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How to Translate Scratch

The Scratch programming language has been translated into more than 40 languages with the help of volunteering translators from all over the world. However, parts of the Scratch interface and website in many languages are still missing translations, and some translations might have glitches — If you have experience with some language, you can help the Scratch Team and other translators in completing the translations and correcting any mistakes.

Translating Scratch Interface and Website

The Scratch program and website are translated using Scratch translation server, which runs on Pootle. It lets registered translators suggest and edit the translations. The submitted translations are licensed under The MIT License

Registration and Log in

The register page.

To translate part of Scratch interface or website, you have to register first for a translation account. When an account is created, you will be asked to provide the following information:

  • Username
  • Email Address
  • Password

A confirmation code will be sent to the email account you entered, which must be used to log in the first time.

Setting Preferences

Once your account has been created, you can set different aspects of your account in "My Account" page. These include:

Profile
In this section you can set your name and email. Your name will appear later in the credits page.
Settings
In this section you can set the following:
  • The viewing options for the translate interface.
  • Languages: Choose what languages you are fluent in and will be translating to; multiple options can be selected by Ctrl + click (Windows).
  • Projects: The projects you want to contribute a translation for. Multiple options can be selected by Ctrl + click (Windows). The following projects will be listed:

Translate

After creating an account and logging in, you can start translating! In the dashboard on your account page, you can choose, from your personal list of languages and projects, what to start translating. Click on a language or a project. From the language name you will be taken to the list of projects in that language. It displays a table with information about each project:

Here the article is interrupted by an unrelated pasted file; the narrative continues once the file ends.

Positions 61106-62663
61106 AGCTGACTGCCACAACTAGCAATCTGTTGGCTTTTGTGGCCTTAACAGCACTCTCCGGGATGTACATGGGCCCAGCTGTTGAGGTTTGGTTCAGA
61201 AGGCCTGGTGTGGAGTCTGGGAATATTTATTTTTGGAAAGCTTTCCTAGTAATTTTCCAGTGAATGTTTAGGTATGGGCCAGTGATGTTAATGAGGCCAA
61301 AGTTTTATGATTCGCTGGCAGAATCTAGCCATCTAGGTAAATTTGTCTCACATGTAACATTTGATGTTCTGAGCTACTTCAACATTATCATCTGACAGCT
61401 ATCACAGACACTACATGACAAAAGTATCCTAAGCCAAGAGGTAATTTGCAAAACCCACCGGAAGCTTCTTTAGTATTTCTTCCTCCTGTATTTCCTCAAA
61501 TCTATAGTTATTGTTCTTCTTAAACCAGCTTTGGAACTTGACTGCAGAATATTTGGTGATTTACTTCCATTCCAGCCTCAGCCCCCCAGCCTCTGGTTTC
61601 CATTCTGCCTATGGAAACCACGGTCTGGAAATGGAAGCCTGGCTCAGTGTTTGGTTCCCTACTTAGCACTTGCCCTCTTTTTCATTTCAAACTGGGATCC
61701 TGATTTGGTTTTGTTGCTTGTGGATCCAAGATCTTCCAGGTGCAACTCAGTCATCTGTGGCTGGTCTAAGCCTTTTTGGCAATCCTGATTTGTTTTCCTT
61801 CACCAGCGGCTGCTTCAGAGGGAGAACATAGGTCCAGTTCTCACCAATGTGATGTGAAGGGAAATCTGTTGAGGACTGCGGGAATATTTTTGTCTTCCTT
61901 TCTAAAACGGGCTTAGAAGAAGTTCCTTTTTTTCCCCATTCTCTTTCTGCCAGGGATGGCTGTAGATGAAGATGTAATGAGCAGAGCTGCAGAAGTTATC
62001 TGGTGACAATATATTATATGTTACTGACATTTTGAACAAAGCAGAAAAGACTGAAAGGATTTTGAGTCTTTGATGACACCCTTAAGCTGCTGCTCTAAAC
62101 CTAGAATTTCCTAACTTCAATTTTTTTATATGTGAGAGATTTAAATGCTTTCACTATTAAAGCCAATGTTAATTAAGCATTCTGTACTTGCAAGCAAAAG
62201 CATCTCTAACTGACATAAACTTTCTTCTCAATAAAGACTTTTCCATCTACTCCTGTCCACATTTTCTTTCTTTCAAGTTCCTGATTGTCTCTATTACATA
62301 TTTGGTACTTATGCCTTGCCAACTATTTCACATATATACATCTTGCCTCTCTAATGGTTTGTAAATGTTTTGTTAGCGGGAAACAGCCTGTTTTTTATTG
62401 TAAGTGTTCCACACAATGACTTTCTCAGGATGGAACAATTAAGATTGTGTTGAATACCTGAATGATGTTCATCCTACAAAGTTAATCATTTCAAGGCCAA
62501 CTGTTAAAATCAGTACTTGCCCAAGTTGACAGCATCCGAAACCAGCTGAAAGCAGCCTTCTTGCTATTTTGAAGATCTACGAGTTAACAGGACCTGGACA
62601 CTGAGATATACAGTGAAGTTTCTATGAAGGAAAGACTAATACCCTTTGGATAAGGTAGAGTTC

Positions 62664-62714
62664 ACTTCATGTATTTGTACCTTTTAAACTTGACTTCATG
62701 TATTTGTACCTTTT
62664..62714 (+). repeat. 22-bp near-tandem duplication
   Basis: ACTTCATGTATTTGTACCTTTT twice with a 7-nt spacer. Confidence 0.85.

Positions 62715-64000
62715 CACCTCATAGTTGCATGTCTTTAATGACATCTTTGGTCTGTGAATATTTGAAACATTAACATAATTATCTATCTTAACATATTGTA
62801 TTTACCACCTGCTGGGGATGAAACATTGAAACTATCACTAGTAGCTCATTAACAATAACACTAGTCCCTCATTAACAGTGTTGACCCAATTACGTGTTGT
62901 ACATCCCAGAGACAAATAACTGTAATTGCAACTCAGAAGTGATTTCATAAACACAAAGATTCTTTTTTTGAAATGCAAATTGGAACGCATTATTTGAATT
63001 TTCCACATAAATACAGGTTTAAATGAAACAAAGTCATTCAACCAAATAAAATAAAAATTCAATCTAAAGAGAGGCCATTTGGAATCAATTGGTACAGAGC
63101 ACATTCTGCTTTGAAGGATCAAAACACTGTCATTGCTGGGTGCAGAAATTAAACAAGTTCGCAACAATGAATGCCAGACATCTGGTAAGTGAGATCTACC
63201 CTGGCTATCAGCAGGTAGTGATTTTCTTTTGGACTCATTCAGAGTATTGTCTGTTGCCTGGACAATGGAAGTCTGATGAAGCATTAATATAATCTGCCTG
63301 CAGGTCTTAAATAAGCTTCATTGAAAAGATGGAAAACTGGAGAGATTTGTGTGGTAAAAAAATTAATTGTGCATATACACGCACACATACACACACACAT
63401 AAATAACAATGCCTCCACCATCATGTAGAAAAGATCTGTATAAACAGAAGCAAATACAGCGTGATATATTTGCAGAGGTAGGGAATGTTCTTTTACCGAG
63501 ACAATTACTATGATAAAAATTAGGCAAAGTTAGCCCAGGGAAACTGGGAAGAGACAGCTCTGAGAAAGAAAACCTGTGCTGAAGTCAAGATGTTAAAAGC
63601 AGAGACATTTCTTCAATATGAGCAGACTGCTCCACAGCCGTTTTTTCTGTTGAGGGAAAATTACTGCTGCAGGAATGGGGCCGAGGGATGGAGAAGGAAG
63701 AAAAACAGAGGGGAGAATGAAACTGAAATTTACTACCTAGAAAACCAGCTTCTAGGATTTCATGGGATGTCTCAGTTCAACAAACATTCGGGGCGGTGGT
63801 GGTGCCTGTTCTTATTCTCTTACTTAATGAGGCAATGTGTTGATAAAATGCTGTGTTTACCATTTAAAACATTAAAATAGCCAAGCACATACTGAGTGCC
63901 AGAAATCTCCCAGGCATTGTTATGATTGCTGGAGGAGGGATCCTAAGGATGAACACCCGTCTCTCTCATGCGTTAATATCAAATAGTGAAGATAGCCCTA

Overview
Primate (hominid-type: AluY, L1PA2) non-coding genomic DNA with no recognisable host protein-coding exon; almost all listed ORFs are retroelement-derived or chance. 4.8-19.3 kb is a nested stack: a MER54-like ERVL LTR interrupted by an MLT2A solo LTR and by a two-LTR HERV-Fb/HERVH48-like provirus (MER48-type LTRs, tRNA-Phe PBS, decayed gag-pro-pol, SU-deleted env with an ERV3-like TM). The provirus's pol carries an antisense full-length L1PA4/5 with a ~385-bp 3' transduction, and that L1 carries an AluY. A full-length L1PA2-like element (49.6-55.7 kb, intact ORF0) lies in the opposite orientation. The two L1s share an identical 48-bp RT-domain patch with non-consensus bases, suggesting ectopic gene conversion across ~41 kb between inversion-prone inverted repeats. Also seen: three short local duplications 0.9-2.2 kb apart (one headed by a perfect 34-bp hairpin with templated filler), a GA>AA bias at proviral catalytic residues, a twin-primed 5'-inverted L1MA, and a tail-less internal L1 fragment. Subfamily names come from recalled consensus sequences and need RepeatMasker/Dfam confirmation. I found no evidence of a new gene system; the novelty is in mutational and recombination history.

• Name — the name of the project
  • Progress — shows a graph of how much is translated — hovering over the graph shows the percentage of how much has been translated
    • Green — translated
    • Brown/Dark Red — needs review
    • Red — untranslated
  • Summary — how many words are untranslated or need review
  • Total Words — total amount of words that exist to be translated
  • Last Activity — the most recent update along with the user who updated it

Clicking on a project from here or from your account page brings you to a page similar to the language's page, but only lists the current project's statistics. In the "Name" section, it displays a link to the translate sheet, "[lang].po".

Editing

A translation interface.

Once in the [lang].po file, you can suggest translations. A language administrator appointed by Scratch Team can approve and submit translations directly. If you notice that your suggestions are not being submitted, maybe a language admin is not selected yet. If you think you have enough experience with the language, you can contact Scratch Team to assign you as a language admin.

By default, 9 English strings are displayed on the page in one column, and the translation in another column. Clicking on the line number on the left side of a row expands that row to show a box to suggest (and approve, if a language admin) a translation.

The original string will have a black border around it, and the translation will be in an edit box similar to a comment box. Around the translation, six buttons and links are listed: Previous, Add Comment, Next, Copy into translation, Suggest, and Submit. Previous skips to the previous string; Next skips to the next string; Copy Into Translation copies the original into the edit box; Suggest suggests a translation which will be shown when others want to translate that string; Submit saves the translation (this button will appear only for language administrators). A checkbox below, Fuzzy, allows a language administrator to mark the translation as "fuzzy".